Betfair will be taking “all necessary steps to reduce the impact on profitability” of Cyprus’ online gaming ban, including legal action, it said this morning.
The parliament of the EU Member State on Friday passed a law to regulate sports betting but ban online poker and casino, as well as bets “designed to facilitate the receipt or acceptance of bets between players”, aimed at outlawing the offer of exchange betting.
Today, Betfair, which generated £9m of its revenue from the territory in 2011, said it was “taking all necessary steps to reduce the impact on profitability through both legal action and cost management.”
While Cyprus represented just 4% of the £92m revenues generated by Betfair last year, the share of the operator’s profit contributed by the 1.1 million-population country is understood to be higher, similar to that of the German market (population of 81.5 million) due to Betfair’s Cyprus’ business operating mainly within a shop environment, with customers depositing over the counter and and then betting using computer terminals within the shops.
David Jennings of Davy Stockbrokers said this morning: “We understand that betting on sports multiples is particularly popular in Cyprus while poker and casino combined also account for approximately 50% of Cypriot revenues, above the group-wide average of 22%.”
To mitigate the effect on profits of the ban, the operator seems likely to apply for licensing for its recently launched fixed-odds sports betting platform. Sports betting operators licensed by the EU Member State will be subject to a 10% levy on revenue, with a further 3% going to the Gambling Board to be established by the new law, to be distributed to Cypriot sports associations and to organisations dealing with the prevention and effects of problem gambling.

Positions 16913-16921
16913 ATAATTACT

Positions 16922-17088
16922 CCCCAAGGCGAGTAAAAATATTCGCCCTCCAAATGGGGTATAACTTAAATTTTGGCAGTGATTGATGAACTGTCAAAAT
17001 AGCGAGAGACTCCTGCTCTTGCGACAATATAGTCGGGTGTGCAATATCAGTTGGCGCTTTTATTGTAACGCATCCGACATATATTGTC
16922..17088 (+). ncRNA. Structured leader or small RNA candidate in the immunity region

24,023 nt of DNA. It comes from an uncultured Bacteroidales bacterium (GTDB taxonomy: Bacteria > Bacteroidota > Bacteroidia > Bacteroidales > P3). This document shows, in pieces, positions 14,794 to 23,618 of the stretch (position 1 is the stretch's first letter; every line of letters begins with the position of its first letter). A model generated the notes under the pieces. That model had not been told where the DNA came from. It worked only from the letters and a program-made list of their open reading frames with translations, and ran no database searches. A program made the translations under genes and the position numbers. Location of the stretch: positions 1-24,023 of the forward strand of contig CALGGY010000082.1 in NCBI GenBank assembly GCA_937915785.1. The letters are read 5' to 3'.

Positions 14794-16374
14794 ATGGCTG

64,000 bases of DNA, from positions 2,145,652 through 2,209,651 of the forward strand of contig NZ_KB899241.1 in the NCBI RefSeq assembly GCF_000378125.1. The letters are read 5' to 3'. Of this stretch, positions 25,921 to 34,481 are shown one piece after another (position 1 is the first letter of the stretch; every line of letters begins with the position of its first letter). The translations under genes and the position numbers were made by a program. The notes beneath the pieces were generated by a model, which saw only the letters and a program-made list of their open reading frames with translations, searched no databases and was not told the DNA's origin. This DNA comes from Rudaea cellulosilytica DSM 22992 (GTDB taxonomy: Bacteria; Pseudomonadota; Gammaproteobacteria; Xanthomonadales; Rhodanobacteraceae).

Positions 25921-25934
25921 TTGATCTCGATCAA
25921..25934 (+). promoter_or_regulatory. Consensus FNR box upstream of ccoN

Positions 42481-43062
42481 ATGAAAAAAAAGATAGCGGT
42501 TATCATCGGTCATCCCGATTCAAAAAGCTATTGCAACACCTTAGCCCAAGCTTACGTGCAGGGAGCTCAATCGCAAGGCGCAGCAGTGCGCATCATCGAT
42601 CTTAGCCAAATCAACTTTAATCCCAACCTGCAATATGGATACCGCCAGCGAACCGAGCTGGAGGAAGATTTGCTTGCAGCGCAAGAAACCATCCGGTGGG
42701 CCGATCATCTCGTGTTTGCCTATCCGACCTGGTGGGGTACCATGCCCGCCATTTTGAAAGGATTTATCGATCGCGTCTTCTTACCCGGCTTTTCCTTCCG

As for its prospective legal challenge, Betfair said it believed the legislation passed on Friday contained “serious flaws” and was “inconsistent” with EU law.
With the language purporting to ban betting exchanges unclear at best, legal arguments over how watertight this language actually is when it comes to defining the activity seem inevitable.
However, while operators’ rights offer online gambling into Member States from jurisdictions within the EEA are protected by the freedom to trade and freedom of establishment rights enshrined in Articles 56 and 49 of the EU Treaty, a series of decisions by the Court of Justice of the European Union (CJEU) in favour of monopolies and against private operators have in practice eroded these rights in recent years.
Betfair, along with Ladbrokes, was on the receiving end of one of these decisions in June 2010, when the CJEU ruled that international gambling companies’ exclusion from the Netherlands market could be justified on the basis that a monopoly was the most effective vehicle by which to address social responsibility issues, such as problem gambling and fraud. This ended a five-year battle between Dutch betting and gaming monopoly De Lotto and the UK operators.
This legal precedent, along with that in favour of Portuguese gambling monopoly Santa Casa de Misericordia against bwin, Carmen Media and the Portuguese football league in 2009, were cited by the Belgian Constitutional Court last year in support of its refusal to raise a preliminary question with the CJEU over the requirements for online applicants to hold a land-based licence and to locate servers within the country. This followed a claim by Betfair, Telebet and the Remote Gambling Association that these provisions breached Articles 49 and 56 of the Treaty.
Greek betting monopoly OPAP, that runs the lottery and other games of chance in Cyprus under an agreement with Greece, has also controversially been exempted from the newly approved ban. Cypriot police were this week forced to protect all 168 OPAP shops on the island after nine shops came under attack from arson and gunfire, believed to be connected to disquiet from other gambling operators over OPAP’s exemption. Competition concerns over this aspect of the law are also likely to be raised by Betfair.